“We base this on a combination of systematic analysis of past successes and failures, local knowledge and participatory planning with farmers, extension workers and private-sector actors. It is not the basins in and of themselves we are interested in; what we are doing is looking for, and testing, options that are fit for their contexts while being relatively easy and low cost for farmers.”

Digging a pit is difficult work, perhaps more so than ploughing, but it has the advantage of being accessible to all and requires little more than a pick and a spade. Renting plough bulls operated by young, able men is not an easy option for many cash-strapped farmers in the area.

Ngau gave up on traditional tilling after three consecutive failed rains yielded stunted crops that were barely 30 centimeters high.

“Farming is a little bit like gambling here,” explained Joseph Ochola, a monitoring and data-collecting member of the project, who is local to the area.

“During droughts, the government will help us with 45 kilograms of maize per household per month; otherwise we have to buy what we need,” confirmed Ngau.

The Land Restoration Community of Practice is pictured in Mutembuku, Makueni County, Kenya. Photo by Ake Mamo/ICRAF

However, a 90 kg bag, cautiously consumed, costs KHS 2500 ($US25), which she says is a big chunk out of the KHS 6000 monthly earnings her husband makes as a casual laborer in town.

“When I started with 200 basins in a corner of my farm,” she said, “the idea was to compare the maize yields with our normal practice of farming. But in 2016, when we all lost our entire crops except those in the basins, I decided to switch and make more for myself; more than the project needed.”

A group of 10 women from her community of practice took up collectively digging three pits a week at each other’s homes. This gave them 30 basins a week but Ngau would also come home and dig three of her own each week.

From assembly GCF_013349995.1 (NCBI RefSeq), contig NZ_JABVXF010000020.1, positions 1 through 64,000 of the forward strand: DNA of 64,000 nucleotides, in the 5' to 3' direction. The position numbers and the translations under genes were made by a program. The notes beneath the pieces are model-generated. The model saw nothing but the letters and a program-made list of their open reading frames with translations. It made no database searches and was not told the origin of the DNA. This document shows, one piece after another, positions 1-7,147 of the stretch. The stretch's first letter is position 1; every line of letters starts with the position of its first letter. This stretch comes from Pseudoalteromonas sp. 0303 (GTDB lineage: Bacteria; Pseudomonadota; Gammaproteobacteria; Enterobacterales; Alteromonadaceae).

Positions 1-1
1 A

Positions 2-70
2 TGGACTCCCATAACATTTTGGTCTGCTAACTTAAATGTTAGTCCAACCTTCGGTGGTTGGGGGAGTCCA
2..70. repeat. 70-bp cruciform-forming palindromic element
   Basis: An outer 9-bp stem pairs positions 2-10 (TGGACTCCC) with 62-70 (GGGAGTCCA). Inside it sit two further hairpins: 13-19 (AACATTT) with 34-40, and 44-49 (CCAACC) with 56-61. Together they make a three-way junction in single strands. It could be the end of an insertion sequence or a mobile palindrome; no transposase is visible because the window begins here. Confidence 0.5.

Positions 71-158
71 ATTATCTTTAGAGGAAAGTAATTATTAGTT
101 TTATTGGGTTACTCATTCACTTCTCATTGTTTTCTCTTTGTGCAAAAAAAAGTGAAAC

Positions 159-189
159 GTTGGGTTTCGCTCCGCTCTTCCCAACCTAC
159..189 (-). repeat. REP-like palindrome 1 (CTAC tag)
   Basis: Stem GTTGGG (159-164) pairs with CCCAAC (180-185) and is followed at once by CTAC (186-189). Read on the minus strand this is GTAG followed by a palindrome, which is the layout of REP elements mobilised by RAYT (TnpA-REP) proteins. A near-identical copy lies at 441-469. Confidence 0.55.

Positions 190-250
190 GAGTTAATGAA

“I have now covered half of my 2 acres with basins. Last season in 2017, during yet another drought, many of us with the basins were able to feed our neighbors who were not part of the project. They came to get some ears of maize every day. We were all able to eat. And even at harvesting period, I still got 270 kilograms, which also kept us going until the following planting season. I didn’t need the government handout anymore. Now others come to us to teach them how to do their basins.”

Scientists are now looking at the large data set involving thousands of farmers to explain when the basins are practical options and when they are not.

“This is only our third planting season and we are still in the process of collecting the data for all the different options related to the basins,” said Leigh Winowiecki, a soil scientist at ICRAF who manages the project. “But even in the comparisons, some areas have already been more than tripling the maize yields. Of course, it will not work the same for everybody.”

“Without this information, we cannot simply go and advise development partners to promote them,” explained Sinclair. “It will be a waste of their time and the farmer’s time to scale something that has not been tested and proven to work in the areas under question.”

By Akefety Mamo, originally published at ICRAF’s Agroforestry World.


The project ‘ Restoration of degraded land for food security and poverty reduction in East Africa and the Sahel: taking successes in land restoration to scale’ is funded by the International Fund for Agricultural Development (IFAD), and the European Union (EU)